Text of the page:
Attend the Tale of Sweeney Todd!

shane carty & shelley simester

If Neptune Theatre’s current production of Sweeney Todd is any indication of the rest of the 50th Anniversary Season to come or, indeed, the calibre that we can expect from future shows directed by George Pothitos I am very excited and thrilled for the future of our regional theatre.

Sweeney Todd: The Demon Barber of Fleet Street is a 1979 musical with music and lyrics by Stephen Sondheim based on the British folklore tale of Benjamin Barker (alias: Sweeney Todd), a crazed serial killer and his accomplice Mrs. Lovett, who begin taking revenge on London by slitting the throats of unsuspecting barber patrons and baking them into meat pies. The musical was popularized in an inspired re-imagining by Tim Burton in the 2007 film of the same name starring Johnny Depp as Todd and Helena Bonham Carter as Lovett.

George Pothitos’ production is much more subdued. In fact the characters begin the play with much more subtlety than one often expects from this musical. None of the characters seem particularly bloodthirsty or villainous at the beginning of the play but they grow increasingly more so as the plot progresses and the world and their understanding of it warps and changes them.

One of the most immediately striking aspects of this show, and one that has been sorely missed in Neptune’s musicals in the last few years, is the staggering vocal power of the entire company when singing all together. Sondheim’s intricate harmonies and gorgeous sweeping score require a strong foundation in the ensemble, which this production certainly has in abundance, and the result is that the entire production reverberates with intensity and incredible depth. This, mixed with a gorgeous band of musicians and a striking use of the cellist makes this show a wonder for the ear.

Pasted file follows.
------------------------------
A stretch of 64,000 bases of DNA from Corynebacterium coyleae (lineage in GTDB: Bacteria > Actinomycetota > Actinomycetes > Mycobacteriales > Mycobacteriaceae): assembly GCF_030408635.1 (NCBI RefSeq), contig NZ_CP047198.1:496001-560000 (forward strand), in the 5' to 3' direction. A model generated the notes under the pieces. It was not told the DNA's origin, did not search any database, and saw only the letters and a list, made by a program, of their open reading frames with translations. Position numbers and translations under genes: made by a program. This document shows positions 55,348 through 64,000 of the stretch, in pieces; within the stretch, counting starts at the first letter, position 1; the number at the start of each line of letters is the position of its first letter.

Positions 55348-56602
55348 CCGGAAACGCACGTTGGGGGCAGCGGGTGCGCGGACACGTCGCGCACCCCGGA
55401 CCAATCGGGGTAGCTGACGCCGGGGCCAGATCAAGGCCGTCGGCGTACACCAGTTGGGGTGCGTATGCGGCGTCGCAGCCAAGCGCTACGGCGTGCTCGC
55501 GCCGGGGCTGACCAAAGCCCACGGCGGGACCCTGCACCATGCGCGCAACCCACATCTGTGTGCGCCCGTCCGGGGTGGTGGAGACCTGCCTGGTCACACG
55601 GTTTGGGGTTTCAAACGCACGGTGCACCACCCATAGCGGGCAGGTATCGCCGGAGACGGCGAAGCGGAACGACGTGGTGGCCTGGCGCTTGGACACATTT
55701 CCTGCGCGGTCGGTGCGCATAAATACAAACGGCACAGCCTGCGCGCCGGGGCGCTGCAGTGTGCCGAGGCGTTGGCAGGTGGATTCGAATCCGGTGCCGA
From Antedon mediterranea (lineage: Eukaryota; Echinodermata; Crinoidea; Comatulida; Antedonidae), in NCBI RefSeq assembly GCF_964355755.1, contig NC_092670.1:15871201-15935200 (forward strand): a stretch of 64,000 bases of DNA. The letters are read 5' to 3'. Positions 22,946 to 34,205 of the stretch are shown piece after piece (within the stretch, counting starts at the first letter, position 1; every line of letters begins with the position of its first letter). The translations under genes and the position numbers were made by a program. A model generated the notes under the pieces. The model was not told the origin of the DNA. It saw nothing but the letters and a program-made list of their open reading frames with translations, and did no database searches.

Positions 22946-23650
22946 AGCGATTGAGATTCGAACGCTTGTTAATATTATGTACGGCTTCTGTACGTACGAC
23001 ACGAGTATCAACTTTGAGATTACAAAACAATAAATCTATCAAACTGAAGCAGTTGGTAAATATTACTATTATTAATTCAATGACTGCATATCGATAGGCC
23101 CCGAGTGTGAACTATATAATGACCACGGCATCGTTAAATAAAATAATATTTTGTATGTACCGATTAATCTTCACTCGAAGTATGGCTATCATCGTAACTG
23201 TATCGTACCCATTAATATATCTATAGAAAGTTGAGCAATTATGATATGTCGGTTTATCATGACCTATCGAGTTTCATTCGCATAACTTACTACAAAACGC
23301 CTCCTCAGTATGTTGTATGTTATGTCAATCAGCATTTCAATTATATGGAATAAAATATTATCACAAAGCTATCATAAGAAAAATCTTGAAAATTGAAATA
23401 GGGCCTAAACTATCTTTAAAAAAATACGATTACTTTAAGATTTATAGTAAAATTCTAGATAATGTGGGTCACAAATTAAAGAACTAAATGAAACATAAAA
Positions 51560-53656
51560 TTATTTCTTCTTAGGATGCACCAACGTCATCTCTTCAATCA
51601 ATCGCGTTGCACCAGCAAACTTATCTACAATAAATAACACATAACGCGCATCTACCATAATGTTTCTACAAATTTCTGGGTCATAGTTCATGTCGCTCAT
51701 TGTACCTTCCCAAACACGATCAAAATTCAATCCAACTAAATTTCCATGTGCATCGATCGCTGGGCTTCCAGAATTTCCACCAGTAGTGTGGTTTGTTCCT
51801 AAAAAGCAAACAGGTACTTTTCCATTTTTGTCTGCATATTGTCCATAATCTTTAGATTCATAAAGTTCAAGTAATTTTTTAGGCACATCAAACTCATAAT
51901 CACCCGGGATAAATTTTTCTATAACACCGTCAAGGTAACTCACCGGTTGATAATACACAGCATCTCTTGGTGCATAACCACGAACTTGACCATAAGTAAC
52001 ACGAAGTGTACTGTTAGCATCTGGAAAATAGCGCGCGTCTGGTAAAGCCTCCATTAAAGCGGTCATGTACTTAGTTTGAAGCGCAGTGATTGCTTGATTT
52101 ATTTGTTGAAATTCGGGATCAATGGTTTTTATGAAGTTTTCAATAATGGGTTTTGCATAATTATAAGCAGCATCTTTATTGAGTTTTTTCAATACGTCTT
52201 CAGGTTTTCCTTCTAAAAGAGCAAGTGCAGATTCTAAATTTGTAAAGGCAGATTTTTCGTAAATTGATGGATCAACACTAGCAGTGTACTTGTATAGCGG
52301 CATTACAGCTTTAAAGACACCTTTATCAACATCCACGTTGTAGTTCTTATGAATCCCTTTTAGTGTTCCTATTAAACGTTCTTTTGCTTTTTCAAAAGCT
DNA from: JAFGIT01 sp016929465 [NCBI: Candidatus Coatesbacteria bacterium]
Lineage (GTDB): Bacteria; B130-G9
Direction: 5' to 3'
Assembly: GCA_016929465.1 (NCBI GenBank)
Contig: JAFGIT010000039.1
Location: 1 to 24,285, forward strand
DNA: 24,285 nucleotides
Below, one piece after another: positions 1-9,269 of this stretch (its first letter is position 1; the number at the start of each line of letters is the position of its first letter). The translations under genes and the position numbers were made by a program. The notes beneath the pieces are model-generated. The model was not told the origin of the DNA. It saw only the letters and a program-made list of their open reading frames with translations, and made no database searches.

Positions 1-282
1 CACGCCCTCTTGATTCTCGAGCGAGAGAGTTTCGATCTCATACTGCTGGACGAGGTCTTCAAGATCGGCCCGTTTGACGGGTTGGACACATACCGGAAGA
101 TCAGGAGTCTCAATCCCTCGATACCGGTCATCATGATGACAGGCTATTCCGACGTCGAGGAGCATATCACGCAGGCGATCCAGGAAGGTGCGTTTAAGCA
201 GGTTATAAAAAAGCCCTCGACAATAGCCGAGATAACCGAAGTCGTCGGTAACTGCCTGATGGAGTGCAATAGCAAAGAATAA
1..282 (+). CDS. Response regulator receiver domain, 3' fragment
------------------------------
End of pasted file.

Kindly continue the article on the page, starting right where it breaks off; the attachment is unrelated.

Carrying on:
This show also boasts of some beautiful performances by a nice mixture of Halifax-based actors and visiting artists from elsewhere in the country. Laura Caswell gives a stunning and haunting performance as the wild and desperate Beggar Woman, Mark Allan is perfect sweet naiveté with a gorgeous voice as young Tobias and Patrick Cook captures Anthony’s passionate ferver for Johanna like a singing Romeo. Kevin Dennis is hilarious as the Italian Adolpho Pirelli and gives the show a much needed comic laugh-fest in the First Act. Ellen Denny’s soaring and bright soprano voice is stunning but what is just as impressive is how interesting she makes Johanna, a character so often portrayed with less personality than a lark in a window. Denny’s Johanna is bright and strong, distinctive in her choices and one is given the strong sense that she and Anthony, although two people who barley know one another, have the potential not just for romance, but for a real friendship based on respect and understanding, which is rare, and so refreshing, for a story set in 1846. Cliff Le Jeune also manages to find the humanity in the slimy Judge Turpin, keeping his dark rage and lascivious thoughts tightly cloistered under the garb of propriety. Shelley Simester has fantastic comic timing as Mrs. Lovett and a beautiful chemistry with Shane Carty’s Todd. Her “A Little Priest” and “By The Sea” are standout numbers in the show. Carty’s dreamy baritone voice is so deep one has the feeling she could fall into it and with his distraught eyes and broody intensity the audience is with Carty for the full duration of the bloody adventure from the very first note he sings.

Geoffrey Dinwiddie’s mammoth stone set with intricate moveable pieces and traps and other mad contraptions all over the place is a revelation and coupled with Kevin Fraser’s brilliantly ghostly lighting design, the scene upon which the actors tell their tale could not be more perfectly and adeptly set.

There were a few moments where I thought the stakes could be raised a bit, a little more intensity when Pirelli blackmails Todd, for example, and a frantic acceleration during the first “Pretty Women” and there were a very few moments where the emotions in Sondheim’s sweeping ballads seemed to grow more in volume than in grounded intensity, but these things may come naturally with more performances and additional audiences.

In all, Sweeney Todd is exactly the kind of musical that our audiences and our community deserves from the Regional Theatre and if this is the standard for the future of Neptune, Halifax is very fortunate indeed.

Sweeney Todd plays at Neptune Theatre’s Fountain Hall until October 7th 2012. Shows run Tuesday-Friday at 7:30pm, Saturdays at 4:00pm and 8:30pm and Sundays at 2:00pm and 7:30pm. For more information or to book your tickets please visit www.neptunetheatre.com or call 902.429.7070.  

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